PL-Grid instance of Galaxy provides all the tools necessary for quality control of your raw reads, using FASTQC software, and for preparation to alignment to the reference throughout trimming and filtering, using Flexbar software. This tutorial will give you an introduction to how to use these tools and it will guide you through the process.
In this tutorial we will use the file ‘
test_dataset.fastq’ which is available for download from the Bismark homepage (it contains 10,000 reads in FastQ format, Phred33 qualities, 50 bp long reads, from a human directional BS-Seq library).
Link to input dataset:
File format: fastqsanger [HINT: this is important, because galaxy will recognize all kinds of fastq files as generic fastq format. However, most tools require more specific fastqsanger format]
You could do it also later using "Edit Attributes" in your history Data/History window.
Raw data quality control
For visualization of the quality of your sequenced reads we use FASTQC software
You could also add the "Contaminant list" if you know basic assumptions of library preparation step, or add the list provided us by FASTQC authors (https://github.com/csf-ngs/fastqc/blob/master/Contaminants/contaminant_list.txt).
The FASTQC results should be available in your history window (click the eye icon near the name of the history step related to the executed FastQC run):
Some of these results are presented below:
In order to learn how to interpret these charts, please refer to the official help on FastQC and interpretation of QC metrics.
Flexbar software demultiplexes barcoded runs and removes adapter sequences. Moreover, trimming and filtering features are provided. Flexbar increases read mapping rates and improves genome and transcriptome assemblies. It supports next-generation sequencing data in fasta/q and csfasta/q format from Illumina, Roche 454, and the SOLiD platform.
Then please click the Execute button in order to start a Flexbar run. You will need to wait some time for completion, as the tool has a relatively high consumption of resources.
The summary of adapter removal and trimming is presented in the Flexbar output:
Adapter removal statistics ========================== Adapter: Overlap removal: Full length: TruSeq Universal Adapter 2711062 0 TruSeq Adapter, Index 1 2754956 0 TruSeq Adapter, Index 2 3342 0 TruSeq Adapter, Index 3 567 0 TruSeq Adapter, Index 4 151 0 TruSeq Adapter, Index 5 34 0 TruSeq Adapter, Index 6 45 0 TruSeq Adapter, Index 7 39 0 TruSeq Adapter, Index 8 7 0 TruSeq Adapter, Index 9 14 0 TruSeq Adapter, Index 10 4496 0 -> specified for this sample TruSeq Adapter, Index 11 7 0 TruSeq Adapter, Index 12 12 0 TruSeq Adapter, Index 13 14 0 TruSeq Adapter, Index 14 8 0 TruSeq Adapter, Index 15 3 0 TruSeq Adapter, Index 16 2 0 TruSeq Adapter, Index 18 2 0 TruSeq Adapter, Index 19 8 0 TruSeq Adapter, Index 20 0 0 TruSeq Adapter, Index 21 0 0 TruSeq Adapter, Index 22 1 0 TruSeq Adapter, Index 23 0 0 TruSeq Adapter, Index 25 12 0 TruSeq Adapter, Index 27 4 0 Min, max, mean and median adapter overlap: 1 / 58 / 2 / 2 Output file statistics ====================== Read file: FlexbarTargetFile.fastq written reads 10124610 skipped short reads 7265 Filtering statistics ==================== Processed reads 10148633 skipped due to uncalled bases 16758 trimmed due to low quality 748711 short prior adapter removal 2046 finally skipped short reads 7265 Discarded reads overall 24023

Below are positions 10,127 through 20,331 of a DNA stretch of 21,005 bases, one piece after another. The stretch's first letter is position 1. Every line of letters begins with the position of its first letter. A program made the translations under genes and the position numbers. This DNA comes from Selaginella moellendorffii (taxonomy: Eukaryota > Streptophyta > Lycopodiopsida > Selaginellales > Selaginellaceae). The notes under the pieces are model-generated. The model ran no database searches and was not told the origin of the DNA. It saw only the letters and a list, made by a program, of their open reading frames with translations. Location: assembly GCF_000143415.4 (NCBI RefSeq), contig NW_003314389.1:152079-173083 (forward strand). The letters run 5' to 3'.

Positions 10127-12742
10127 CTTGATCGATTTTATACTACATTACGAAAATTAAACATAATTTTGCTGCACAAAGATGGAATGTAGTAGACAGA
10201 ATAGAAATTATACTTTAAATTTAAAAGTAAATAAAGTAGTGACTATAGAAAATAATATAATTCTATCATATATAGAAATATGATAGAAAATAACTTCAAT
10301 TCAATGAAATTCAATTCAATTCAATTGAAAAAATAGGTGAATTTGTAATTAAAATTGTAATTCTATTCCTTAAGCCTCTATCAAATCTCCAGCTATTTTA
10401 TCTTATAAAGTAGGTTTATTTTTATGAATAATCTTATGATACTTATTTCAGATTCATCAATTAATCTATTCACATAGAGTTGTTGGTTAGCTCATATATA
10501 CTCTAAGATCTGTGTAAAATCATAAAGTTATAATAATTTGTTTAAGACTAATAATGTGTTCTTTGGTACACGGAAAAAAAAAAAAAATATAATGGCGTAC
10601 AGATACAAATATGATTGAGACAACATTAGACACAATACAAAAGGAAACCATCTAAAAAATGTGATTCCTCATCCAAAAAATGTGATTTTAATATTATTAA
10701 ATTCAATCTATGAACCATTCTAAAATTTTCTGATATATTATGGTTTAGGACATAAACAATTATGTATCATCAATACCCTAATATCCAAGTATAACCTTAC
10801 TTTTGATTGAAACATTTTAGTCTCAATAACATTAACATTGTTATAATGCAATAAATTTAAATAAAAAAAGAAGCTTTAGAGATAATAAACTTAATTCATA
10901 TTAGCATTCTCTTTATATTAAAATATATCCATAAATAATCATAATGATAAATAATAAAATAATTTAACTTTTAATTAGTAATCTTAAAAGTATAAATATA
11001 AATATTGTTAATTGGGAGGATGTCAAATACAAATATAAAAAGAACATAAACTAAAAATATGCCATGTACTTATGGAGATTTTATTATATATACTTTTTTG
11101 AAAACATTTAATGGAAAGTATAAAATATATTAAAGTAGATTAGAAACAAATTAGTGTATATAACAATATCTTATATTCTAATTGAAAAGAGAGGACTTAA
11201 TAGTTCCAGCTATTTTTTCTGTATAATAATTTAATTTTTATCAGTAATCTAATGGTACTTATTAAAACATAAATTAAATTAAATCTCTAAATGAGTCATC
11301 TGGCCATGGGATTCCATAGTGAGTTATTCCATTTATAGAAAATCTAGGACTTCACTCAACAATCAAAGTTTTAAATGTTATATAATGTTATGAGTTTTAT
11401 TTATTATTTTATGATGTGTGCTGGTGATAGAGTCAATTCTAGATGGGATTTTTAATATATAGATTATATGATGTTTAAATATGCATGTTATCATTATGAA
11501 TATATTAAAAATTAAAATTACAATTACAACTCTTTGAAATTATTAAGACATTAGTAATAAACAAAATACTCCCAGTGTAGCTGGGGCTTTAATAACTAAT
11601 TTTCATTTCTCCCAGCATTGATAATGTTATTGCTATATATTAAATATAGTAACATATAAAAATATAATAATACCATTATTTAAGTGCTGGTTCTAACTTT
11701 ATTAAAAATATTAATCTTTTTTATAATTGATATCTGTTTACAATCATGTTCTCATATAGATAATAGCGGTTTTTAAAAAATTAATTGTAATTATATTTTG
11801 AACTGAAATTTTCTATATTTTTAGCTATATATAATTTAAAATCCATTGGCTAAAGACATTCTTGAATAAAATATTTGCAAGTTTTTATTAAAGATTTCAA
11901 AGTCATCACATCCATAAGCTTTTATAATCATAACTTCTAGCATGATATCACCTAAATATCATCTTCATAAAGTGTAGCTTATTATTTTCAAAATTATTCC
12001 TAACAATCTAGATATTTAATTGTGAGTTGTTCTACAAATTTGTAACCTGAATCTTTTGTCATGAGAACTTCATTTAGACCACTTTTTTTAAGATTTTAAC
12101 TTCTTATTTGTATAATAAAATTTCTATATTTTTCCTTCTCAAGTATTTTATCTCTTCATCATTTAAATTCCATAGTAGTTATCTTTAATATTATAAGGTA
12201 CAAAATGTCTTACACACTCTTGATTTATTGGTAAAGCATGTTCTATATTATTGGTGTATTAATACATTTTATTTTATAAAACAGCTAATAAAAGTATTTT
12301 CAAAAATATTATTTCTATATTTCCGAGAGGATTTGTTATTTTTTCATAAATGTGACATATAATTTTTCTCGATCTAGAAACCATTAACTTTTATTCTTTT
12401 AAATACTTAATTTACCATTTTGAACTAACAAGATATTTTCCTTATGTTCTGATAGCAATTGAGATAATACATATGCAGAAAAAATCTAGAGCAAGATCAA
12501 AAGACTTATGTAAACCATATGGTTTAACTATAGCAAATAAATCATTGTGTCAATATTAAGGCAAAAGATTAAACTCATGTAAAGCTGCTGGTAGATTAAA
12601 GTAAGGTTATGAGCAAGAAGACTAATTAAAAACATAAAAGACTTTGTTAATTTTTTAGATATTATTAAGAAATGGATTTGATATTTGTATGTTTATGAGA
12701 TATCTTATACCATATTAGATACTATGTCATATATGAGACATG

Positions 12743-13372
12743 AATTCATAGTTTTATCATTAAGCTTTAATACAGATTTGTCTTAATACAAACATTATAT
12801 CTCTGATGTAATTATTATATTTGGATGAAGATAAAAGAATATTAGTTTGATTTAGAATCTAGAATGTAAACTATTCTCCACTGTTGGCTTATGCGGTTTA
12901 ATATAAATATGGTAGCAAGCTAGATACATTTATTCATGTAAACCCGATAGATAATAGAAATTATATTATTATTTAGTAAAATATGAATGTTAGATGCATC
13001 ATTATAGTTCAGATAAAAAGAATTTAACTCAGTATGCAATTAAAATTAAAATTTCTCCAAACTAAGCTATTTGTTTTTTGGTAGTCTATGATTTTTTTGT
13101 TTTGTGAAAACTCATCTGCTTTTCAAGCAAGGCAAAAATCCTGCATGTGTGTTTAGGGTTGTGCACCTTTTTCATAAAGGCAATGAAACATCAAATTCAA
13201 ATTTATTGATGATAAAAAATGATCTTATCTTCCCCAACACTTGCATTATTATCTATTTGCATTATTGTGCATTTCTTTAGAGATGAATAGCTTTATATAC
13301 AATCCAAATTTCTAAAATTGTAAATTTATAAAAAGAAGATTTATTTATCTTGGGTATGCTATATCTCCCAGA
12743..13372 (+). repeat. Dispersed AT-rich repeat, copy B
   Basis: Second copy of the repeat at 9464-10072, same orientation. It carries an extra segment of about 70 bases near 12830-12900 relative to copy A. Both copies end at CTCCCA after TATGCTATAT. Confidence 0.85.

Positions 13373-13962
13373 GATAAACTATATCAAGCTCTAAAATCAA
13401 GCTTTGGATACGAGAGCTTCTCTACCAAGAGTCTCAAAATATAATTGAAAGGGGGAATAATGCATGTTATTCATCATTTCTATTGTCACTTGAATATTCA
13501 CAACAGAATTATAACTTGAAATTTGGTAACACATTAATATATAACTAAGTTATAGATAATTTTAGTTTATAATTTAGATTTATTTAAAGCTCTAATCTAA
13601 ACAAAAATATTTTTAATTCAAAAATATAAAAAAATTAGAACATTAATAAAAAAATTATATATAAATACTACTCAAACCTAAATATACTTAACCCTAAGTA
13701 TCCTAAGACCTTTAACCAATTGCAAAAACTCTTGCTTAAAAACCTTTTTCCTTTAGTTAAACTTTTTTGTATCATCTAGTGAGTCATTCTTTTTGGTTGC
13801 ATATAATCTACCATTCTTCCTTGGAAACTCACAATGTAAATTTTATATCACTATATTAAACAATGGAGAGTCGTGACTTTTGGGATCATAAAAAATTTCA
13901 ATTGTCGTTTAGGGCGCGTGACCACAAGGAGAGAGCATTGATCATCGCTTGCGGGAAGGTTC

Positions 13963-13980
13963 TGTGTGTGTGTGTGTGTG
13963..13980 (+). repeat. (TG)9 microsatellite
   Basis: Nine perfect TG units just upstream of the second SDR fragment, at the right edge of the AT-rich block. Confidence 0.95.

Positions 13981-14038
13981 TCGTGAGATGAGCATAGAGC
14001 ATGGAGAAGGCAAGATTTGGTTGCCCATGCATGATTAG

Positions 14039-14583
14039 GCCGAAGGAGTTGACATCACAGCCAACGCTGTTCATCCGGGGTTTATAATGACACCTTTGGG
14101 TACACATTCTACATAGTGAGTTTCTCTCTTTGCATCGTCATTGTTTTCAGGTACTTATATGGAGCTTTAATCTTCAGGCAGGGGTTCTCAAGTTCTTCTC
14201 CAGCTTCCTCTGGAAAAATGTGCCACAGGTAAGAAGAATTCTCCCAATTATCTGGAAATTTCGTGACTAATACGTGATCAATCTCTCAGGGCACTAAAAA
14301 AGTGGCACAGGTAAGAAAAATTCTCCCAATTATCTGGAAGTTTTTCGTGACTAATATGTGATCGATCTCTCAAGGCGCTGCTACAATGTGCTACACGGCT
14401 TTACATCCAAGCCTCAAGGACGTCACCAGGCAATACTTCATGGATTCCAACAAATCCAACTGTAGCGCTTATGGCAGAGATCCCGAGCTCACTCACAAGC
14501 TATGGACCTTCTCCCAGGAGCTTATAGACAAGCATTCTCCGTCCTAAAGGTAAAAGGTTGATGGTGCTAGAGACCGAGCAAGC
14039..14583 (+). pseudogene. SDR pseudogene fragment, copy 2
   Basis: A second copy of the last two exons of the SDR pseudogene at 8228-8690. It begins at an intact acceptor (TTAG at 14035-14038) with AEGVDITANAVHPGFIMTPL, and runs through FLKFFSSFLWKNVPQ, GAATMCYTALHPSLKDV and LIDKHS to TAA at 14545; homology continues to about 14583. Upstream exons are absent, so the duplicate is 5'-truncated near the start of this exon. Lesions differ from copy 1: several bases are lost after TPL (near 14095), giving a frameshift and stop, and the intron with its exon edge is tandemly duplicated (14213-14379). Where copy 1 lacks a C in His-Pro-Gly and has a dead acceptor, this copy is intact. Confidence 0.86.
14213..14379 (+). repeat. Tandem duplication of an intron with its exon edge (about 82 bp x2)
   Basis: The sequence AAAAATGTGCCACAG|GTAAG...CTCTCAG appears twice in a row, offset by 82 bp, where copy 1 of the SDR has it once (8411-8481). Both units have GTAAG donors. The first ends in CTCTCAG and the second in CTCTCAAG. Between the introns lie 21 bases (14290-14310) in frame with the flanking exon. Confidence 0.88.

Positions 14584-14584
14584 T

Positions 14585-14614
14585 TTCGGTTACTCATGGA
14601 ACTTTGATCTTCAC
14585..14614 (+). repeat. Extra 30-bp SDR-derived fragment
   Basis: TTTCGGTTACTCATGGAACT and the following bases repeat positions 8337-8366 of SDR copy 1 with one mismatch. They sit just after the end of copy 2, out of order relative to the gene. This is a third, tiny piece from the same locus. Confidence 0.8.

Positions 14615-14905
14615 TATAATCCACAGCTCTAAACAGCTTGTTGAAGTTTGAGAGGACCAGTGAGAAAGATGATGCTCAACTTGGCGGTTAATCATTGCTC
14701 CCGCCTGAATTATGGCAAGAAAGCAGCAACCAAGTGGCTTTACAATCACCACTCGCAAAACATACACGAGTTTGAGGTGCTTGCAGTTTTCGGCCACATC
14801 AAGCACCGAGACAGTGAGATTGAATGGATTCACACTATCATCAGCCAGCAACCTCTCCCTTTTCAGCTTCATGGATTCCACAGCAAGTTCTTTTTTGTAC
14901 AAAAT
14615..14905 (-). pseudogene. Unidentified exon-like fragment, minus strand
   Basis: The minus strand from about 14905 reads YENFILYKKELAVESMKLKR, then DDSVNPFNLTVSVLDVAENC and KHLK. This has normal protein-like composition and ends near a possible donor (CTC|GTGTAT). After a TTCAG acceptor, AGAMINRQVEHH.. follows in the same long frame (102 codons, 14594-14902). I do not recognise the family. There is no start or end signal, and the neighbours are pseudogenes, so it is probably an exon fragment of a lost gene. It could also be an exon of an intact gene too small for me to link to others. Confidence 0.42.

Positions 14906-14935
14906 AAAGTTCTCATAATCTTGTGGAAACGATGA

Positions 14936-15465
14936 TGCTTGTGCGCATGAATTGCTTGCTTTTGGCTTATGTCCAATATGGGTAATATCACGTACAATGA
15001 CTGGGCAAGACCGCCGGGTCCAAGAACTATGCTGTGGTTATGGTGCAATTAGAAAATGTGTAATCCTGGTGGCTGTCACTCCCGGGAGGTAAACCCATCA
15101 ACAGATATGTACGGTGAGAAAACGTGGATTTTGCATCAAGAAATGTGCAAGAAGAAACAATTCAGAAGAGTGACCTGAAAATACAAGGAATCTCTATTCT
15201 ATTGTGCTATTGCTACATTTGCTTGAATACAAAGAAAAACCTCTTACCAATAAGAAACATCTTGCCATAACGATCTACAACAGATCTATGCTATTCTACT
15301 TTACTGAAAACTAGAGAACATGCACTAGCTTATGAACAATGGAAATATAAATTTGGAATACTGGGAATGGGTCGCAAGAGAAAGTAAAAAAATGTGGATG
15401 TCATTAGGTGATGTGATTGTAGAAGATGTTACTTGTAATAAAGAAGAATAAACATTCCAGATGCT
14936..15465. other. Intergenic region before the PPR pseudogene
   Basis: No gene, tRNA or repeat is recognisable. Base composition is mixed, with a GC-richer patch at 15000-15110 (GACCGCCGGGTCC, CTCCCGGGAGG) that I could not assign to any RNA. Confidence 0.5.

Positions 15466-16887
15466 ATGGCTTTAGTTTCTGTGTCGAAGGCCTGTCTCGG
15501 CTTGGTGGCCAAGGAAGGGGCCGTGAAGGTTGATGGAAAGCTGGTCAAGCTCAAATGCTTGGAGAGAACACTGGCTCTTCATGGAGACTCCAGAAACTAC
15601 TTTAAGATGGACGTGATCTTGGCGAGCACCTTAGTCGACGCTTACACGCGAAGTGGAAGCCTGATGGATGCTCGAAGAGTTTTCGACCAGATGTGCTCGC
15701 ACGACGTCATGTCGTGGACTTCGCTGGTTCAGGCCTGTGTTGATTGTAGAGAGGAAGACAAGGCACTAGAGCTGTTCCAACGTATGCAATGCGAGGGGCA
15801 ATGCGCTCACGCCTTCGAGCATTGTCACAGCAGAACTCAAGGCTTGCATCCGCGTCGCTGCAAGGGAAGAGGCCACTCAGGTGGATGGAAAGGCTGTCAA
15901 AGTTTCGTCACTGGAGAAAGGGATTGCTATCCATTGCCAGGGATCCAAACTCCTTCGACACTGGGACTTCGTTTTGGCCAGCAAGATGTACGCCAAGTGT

Remaining reads 10124610 (99% of input reads)
To check quality trimming and filtering results, and to compare our raw data and data after the trimming, we must repeat the "Raw data quality control" step for trimmed data.
The results for trimmed data:
Some of these results are presented below:
We could observe that "Per base sequence quality" figure (to the left) is better in comparison to the figure before trimming. Some of the reads with quality lower than 20 were excluded from the analysis, especially that at the end of reads (46-50 base pair). Similar changes can also be seen at "Sequence length (bp)" figure before and after trimming (to the right). The main part of reads remained without trimming (50 bp) but from some of them adapters (probably those which lower than 45 bp) and reads which have poor quality (46-49 bp) were cut off. The middle figure, "Per base sequence content" shows the mean percentage of nucleotides (A, C, G, T). We could observe that after trimming, mainly of adapters which have repetitive sequences, there was equalization of the mean nucleotide percentage in comparison to reads before trimming.
This tutorial covers trimming adapters and low quality reads using Flexbar. Additionally, we used FastQC at every step of analysis to control quality of our raw reads. It should be the first step before you proceed with the alignment of your raw sequences to the reference Short reads alignment to human reference genome using BWA or Short reads alignment to mouse transcriptome using Tophat2.